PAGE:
Gem Diamonds Finds Another Huge Diamond at its Lesotho Mine
Africa-focused Gem Diamonds (OTCMKT:GMDMF) unveiled a 115-carat stone Tuesday at its flagship Letšeng mine in Lesotho, the latest in a string of major discoveries at the operation this year.
The finding of the high-quality, D-color Type IIa diamond follows the recovery of 5 other diamonds of over 100 carats so far this year at the same mine, in which Gem Diamonds has a 70% stake with the government of Lesotho owning the remaining 30%.
In April, the company unearthed a 114-carat diamond and only a month later it found an 80-carat, D-color Type-II diamond, 1 of the highest-quality diamonds to come out of the Letšeng mine.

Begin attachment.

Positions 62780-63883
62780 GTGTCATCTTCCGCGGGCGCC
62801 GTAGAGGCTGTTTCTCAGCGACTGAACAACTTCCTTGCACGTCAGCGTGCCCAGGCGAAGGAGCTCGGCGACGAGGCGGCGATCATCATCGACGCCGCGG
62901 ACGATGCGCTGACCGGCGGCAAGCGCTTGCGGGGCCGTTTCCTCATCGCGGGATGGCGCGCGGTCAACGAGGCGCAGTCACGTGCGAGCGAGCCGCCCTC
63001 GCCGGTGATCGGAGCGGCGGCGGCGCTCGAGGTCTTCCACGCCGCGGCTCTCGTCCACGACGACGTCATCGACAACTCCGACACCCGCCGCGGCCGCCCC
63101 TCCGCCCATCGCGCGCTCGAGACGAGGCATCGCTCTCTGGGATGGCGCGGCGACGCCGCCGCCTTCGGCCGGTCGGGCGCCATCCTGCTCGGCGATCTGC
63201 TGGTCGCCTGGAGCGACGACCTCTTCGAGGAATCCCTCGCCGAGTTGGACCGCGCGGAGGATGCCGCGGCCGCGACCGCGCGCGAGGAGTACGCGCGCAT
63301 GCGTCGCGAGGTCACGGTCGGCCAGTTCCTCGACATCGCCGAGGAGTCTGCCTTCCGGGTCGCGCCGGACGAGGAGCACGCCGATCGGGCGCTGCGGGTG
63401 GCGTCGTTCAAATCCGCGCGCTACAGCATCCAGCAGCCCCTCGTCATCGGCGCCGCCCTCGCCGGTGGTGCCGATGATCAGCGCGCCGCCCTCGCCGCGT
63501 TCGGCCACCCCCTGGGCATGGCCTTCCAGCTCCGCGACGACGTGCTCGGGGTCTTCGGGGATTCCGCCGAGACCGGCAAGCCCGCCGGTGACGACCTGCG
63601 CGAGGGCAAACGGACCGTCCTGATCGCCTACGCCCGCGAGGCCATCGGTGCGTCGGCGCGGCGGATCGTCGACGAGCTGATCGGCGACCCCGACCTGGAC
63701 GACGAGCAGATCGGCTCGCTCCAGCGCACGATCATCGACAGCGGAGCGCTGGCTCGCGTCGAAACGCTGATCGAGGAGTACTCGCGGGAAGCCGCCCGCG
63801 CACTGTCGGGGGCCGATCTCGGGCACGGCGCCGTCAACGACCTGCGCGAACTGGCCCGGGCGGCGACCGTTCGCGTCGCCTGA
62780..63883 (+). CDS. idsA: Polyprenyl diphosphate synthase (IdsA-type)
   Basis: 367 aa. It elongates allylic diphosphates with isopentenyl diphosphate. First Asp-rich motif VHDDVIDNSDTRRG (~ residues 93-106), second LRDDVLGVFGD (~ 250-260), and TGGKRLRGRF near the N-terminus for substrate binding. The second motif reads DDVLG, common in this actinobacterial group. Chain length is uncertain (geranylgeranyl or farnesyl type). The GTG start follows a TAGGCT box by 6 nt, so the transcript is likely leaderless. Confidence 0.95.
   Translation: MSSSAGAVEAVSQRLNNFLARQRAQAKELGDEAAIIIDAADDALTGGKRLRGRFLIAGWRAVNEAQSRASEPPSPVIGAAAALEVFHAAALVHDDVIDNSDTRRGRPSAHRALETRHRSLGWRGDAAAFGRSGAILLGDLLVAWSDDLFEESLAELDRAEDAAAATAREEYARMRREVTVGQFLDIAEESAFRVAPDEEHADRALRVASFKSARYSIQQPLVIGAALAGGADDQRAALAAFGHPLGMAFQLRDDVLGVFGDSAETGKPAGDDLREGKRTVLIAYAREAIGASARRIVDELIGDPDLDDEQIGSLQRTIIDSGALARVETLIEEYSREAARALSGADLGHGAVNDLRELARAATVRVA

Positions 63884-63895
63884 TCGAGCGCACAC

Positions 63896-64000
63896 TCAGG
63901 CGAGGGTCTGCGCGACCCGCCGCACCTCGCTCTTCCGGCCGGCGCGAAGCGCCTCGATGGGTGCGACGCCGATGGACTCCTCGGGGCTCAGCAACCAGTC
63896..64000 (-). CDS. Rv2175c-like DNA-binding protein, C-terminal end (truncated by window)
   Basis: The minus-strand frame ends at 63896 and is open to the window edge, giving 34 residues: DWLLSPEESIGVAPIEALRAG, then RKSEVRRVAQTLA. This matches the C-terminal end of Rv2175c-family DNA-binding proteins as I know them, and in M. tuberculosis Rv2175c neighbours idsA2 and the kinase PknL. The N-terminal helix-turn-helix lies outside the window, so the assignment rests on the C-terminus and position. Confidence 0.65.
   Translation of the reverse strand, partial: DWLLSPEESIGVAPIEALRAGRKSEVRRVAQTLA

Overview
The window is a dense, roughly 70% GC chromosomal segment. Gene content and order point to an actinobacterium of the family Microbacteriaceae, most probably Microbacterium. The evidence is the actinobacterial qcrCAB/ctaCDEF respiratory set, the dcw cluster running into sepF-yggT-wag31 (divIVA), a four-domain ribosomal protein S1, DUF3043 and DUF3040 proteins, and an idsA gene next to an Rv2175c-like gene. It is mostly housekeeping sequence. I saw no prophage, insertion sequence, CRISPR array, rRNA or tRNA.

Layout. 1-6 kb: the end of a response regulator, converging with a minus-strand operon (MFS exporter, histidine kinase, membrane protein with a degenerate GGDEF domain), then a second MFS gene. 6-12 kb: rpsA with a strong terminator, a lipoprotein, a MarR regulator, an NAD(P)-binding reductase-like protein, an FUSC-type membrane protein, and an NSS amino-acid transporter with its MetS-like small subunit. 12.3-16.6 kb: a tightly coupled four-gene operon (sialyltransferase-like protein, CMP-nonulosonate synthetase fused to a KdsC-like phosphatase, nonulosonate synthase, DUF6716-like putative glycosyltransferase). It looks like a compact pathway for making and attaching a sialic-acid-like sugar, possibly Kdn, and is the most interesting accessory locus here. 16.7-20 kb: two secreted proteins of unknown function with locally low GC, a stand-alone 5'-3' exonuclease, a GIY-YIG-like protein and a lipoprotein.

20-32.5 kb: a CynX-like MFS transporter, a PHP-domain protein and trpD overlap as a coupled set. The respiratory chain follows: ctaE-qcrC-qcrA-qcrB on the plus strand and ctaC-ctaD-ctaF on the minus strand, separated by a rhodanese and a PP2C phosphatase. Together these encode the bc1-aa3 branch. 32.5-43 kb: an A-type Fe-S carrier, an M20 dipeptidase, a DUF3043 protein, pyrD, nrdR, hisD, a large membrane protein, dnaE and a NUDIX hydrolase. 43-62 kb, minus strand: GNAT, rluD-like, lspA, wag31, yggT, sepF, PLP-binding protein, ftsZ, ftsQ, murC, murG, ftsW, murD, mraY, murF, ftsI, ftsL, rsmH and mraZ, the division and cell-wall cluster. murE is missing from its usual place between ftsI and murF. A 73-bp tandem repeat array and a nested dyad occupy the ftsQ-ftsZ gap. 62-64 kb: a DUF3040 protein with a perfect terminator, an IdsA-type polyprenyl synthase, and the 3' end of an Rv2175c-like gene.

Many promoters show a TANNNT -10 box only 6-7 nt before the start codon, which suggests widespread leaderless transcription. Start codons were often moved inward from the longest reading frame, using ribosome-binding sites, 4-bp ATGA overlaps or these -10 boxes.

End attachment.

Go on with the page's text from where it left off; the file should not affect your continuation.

Finding follows the recovery of five other diamonds of over 100 carats so far this year at Letšeng mine.
Came June and Gem Diamonds was once again announcing the recovery of two diamonds bigger than 100 carats at the same operation — a 151.52-carat Type I yellow stone and a high quality 104.73-carat, D-color Type IIa stone.
The announcement was followed in July by yet another major discovery at Letšeng — a 126-carat high quality D color Type IIa diamond.
Type IIa diamonds contain very little or no nitrogen atoms, which places them among the most expensive stones.
Since acquiring Letšeng in Y 2006, Gem Diamonds has found 4 of the 20 largest white gem quality diamonds ever recovered, which makes the mine the world’s highest DPC (dollar per carat) kimberlite diamond operation.
At an average elevation of 10,000 feet above sea level, Letšeng is also one of the world’s highest diamond mines.
Investors reacted positively to the news and the stock was trading 1.38% higher in London at 72.25p by 1:27p local time. YTD, however, the company’s shares have lost more than 34% of their value due to weaker diamond demand from Key markets, which has hurt prices.